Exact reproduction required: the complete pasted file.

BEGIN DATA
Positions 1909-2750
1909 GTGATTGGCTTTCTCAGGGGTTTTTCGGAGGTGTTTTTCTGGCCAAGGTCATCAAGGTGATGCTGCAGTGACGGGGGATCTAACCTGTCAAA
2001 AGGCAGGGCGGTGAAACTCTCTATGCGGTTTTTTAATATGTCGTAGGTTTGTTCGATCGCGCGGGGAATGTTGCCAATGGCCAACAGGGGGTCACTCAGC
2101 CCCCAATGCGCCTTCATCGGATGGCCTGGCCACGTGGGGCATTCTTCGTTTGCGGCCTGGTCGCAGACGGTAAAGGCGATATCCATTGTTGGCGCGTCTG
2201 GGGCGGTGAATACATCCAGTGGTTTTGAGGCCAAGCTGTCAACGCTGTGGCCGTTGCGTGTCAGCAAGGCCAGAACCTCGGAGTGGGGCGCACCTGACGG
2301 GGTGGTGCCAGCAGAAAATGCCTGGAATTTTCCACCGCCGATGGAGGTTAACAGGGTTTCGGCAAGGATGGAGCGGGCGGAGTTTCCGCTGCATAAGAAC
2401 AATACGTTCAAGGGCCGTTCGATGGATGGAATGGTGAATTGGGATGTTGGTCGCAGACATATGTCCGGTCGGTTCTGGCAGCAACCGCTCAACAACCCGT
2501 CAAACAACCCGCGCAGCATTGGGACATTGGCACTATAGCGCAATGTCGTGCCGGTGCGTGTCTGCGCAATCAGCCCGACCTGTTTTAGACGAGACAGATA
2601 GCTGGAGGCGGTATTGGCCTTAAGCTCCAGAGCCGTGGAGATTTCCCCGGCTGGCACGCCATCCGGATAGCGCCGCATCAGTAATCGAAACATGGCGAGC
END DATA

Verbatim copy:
Positions 1909-2750
1909 GTGATTGGCTTTCTCAGGGGTTTTTCGGAGGTGTTTTTCTGGCCAAGGTCATCAAGGTGATGCTGCAGTGACGGGGGATCTAACCTGTCAAA
2001 AGGCAGGGCGGTGAAACTCTCTATGCGGTTTTTTAATATGTCGTAGGTTTGTTCGATCGCGCGGGGAATGTTGCCAATGGCCAACAGGGGGTCACTCAGC
2101 CCCCAATGCGCCTTCATCGGATGGCCTGGCCACGTGGGGCATTCTTCGTTTGCGGCCTGGTCGCAGACGGTAAAGGCGATATCCATTGTTGGCGCGTCTG
2201 GGGCGGTGAATACATCCAGTGGTTTTGAGGCCAAGCTGTCAACGCTGTGGCCGTTGCGTGTCAGCAAGGCCAGAACCTCGGAGTGGGGCGCACCTGACGG
2301 GGTGGTGCCAGCAGAAAATGCCTGGAATTTTCCACCGCCGATGGAGGTTAACAGGGTTTCGGCAAGGATGGAGCGGGCGGAGTTTCCGCTGCATAAGAAC
2401 AATACGTTCAAGGGCCGTTCGATGGATGGAATGGTGAATTGGGATGTTGGTCGCAGACATATGTCCGGTCGGTTCTGGCAGCAACCGCTCAACAACCCGT
2501 CAAACAACCCGCGCAGCATTGGGACATTGGCACTATAGCGCAATGTCGTGCCGGTGCGTGTCTGCGCAATCAGCCCGACCTGTTTTAGACGAGACAGATA
2601 GCTGGAGGCGGTATTGGCCTTAAGCTCCAGAGCCGTGGAGATTTCCCCGGCTGGCACGCCATCCGGATAGCGCCGCATCAGTAATCGAAACATGGCGAGC